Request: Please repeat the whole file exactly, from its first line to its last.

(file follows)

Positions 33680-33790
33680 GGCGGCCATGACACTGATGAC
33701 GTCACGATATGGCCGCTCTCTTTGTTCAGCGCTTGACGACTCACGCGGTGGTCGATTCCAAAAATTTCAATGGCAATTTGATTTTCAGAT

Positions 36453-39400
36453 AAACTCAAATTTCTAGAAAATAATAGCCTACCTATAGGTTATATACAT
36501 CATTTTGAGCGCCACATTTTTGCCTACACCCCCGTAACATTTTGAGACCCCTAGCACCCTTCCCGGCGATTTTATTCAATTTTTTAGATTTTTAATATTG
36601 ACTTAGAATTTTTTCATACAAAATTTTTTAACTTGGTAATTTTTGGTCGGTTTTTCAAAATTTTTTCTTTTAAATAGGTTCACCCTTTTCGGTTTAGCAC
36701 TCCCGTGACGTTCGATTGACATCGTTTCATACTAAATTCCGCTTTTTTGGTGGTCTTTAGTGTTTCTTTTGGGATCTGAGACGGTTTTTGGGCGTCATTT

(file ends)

Positions 33680-33790
33680 GGCGGCCATGACACTGATGAC
33701 GTCACGATATGGCCGCTCTCTTTGTTCAGCGCTTGACGACTCACGCGGTGGTCGATTCCAAAAATTTCAATGGCAATTTGATTTTCAGAT

Positions 36453-39400
36453 AAACTCAAATTTCTAGAAAATAATAGCCTACCTATAGGTTATATACAT
36501 CATTTTGAGCGCCACATTTTTGCCTACACCCCCGTAACATTTTGAGACCCCTAGCACCCTTCCCGGCGATTTTATTCAATTTTTTAGATTTTTAATATTG
36601 ACTTAGAATTTTTTCATACAAAATTTTTTAACTTGGTAATTTTTGGTCGGTTTTTCAAAATTTTTTCTTTTAAATAGGTTCACCCTTTTCGGTTTAGCAC
36701 TCCCGTGACGTTCGATTGACATCGTTTCATACTAAATTCCGCTTTTTTGGTGGTCTTTAGTGTTTCTTTTGGGATCTGAGACGGTTTTTGGGCGTCATTT